Those who oppose standardized test accountability have been challenged over the years: do you support no accountability, or different accountability? Richard Rothstein, a scholar at Economic Policy Institute, took up the challenge. His book critiques state testing as too narrow. Instead, he proposes something like the British school inspections.

But that British inspection system may not be all it's cracked up to be, according to a story in the London Times. The inspectors can only check if School X promotes learning how to read, but cannot inspect if kids can actually read.

What was Amy allowed to inspect? She sighed. Ofsted orders inspectors to concentrate on social welfare, behaviour and attendance. They have to check if children are “independent learners” in charge of their own education and if a child enjoys “ownership” of its work. Work should not be corrected in red ink by the teacher.

She was shocked to see that a child’s work was often marked only one in three times for accuracy. Even then, children were not asked to write corrections.

I think inspections combined with test data are better than either one alone. In Massachusetts, charter schools are reviewed every five years with an inspection (which includes but is not limited to analysis of test data).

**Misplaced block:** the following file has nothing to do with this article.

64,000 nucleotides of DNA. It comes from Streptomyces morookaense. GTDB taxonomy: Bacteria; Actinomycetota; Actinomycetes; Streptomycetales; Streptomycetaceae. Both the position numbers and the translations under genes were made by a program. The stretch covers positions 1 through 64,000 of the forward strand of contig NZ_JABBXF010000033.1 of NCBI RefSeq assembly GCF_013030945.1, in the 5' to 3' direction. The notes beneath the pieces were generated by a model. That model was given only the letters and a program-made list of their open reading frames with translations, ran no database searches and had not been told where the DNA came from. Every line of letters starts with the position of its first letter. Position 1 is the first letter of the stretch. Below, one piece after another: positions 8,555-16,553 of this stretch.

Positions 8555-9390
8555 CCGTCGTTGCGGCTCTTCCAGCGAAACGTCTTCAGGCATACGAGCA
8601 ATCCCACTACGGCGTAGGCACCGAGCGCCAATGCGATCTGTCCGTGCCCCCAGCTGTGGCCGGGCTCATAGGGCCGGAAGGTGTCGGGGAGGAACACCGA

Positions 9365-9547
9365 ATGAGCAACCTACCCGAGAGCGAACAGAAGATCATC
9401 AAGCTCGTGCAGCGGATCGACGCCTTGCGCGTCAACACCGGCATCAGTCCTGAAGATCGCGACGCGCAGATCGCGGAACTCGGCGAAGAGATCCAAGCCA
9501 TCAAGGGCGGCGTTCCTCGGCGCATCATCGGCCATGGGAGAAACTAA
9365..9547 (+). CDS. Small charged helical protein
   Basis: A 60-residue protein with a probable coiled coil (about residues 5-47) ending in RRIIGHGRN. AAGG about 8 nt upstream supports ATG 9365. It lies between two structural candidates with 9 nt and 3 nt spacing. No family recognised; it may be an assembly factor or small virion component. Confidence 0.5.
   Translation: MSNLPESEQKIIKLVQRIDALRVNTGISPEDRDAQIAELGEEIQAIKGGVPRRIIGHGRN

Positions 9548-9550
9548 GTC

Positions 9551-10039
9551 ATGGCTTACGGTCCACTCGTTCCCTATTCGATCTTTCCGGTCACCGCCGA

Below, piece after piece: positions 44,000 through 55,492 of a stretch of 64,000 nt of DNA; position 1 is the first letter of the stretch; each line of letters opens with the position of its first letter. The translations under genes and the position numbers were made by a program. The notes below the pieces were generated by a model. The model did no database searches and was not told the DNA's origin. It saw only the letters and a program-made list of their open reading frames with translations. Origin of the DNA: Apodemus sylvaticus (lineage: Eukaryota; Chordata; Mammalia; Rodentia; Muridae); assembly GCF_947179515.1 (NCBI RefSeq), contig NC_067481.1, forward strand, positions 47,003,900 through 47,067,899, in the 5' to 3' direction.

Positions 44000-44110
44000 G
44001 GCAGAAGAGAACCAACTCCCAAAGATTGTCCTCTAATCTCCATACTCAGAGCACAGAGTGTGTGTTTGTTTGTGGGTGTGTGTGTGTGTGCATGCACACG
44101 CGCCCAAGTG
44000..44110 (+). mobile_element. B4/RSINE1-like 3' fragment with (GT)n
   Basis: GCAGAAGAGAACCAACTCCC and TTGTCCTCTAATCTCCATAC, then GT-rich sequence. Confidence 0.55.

Ed Schools are currently inspected through quasi-governmental regulators called "accreditors." The process is supposed to change, thanks to external pressure (Duncan, Arne). The critique is similar to the Times story above; too input-driven, missing the big picture.

But we're just at the beginning of that process. Any Ed Schools which would be "nailed" under the new regime will presumably fight back, possibly shopping for another accreditor with a lower bar.

Others who will fight back: those who care about any "input" that becomes stripped from the inspection process. For example, if NCATE were to say "We're eliminating all our requirements about libraries, because Ed Schools might well come up with very different ways for masters and doctoral students to get information"...well some association of university libraries would fight back with all they got.

Meanwhile, Ed Schools will increasingly be measured by downstream test scores linked to the students taught by their alums.